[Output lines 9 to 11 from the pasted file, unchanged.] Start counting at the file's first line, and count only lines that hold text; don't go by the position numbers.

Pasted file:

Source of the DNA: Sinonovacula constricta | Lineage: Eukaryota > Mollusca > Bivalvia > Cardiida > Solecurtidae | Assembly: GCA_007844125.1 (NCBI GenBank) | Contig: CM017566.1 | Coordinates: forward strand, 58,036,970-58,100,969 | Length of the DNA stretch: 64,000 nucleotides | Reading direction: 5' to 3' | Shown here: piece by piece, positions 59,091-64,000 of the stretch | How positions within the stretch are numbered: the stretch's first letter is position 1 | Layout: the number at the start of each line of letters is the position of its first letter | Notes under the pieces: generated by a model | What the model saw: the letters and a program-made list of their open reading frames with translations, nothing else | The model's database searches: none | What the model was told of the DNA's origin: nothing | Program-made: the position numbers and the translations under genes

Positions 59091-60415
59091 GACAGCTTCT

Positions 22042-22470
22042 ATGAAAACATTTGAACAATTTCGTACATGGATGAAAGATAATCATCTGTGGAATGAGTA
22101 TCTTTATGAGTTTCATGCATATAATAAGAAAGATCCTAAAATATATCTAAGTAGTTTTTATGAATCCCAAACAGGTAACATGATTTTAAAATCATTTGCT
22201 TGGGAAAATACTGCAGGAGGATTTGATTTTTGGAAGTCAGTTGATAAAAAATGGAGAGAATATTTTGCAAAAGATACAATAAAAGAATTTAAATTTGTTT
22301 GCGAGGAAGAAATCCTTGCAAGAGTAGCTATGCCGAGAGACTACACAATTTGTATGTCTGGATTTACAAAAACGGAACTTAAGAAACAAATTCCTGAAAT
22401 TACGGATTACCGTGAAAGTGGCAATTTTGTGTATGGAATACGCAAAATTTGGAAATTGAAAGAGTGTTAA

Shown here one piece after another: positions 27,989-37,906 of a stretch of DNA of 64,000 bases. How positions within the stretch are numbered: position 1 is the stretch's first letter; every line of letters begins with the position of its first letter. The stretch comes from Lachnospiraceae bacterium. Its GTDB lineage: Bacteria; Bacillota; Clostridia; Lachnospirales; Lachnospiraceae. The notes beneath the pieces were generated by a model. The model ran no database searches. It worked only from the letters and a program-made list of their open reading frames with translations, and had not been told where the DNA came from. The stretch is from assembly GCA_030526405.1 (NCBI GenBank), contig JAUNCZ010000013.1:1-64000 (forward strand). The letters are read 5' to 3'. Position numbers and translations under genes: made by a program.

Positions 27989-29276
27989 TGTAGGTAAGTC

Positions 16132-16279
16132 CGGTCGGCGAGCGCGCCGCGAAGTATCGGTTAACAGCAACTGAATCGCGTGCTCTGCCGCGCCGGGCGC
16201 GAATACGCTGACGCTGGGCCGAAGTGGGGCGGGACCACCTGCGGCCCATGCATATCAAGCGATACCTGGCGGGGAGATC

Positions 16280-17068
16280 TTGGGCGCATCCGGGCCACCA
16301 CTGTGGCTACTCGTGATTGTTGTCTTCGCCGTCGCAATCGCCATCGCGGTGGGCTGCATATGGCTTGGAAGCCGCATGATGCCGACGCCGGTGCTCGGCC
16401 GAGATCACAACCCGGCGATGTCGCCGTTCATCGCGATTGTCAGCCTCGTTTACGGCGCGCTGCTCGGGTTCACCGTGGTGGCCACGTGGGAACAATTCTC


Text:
22401 TACGGATTACCGTGAAAGTGGCAATTTTGTGTATGGAATACGCAAAATTTGGAAATTGAAAGAGTGTTAA

Shown here one piece after another: positions 27,989-37,906 of a stretch of DNA of 64,000 bases. How positions within the stretch are numbered: position 1 is the stretch's first letter; every line of letters begins with the position of its first letter. The stretch comes from Lachnospiraceae bacterium. Its GTDB lineage: Bacteria; Bacillota; Clostridia; Lachnospirales; Lachnospiraceae. The notes beneath the pieces were generated by a model. The model ran no database searches. It worked only from the letters and a program-made list of their open reading frames with translations, and had not been told where the DNA came from. The stretch is from assembly GCA_030526405.1 (NCBI GenBank), contig JAUNCZ010000013.1:1-64000 (forward strand). The letters are read 5' to 3'. Position numbers and translations under genes: made by a program.

Positions 27989-29276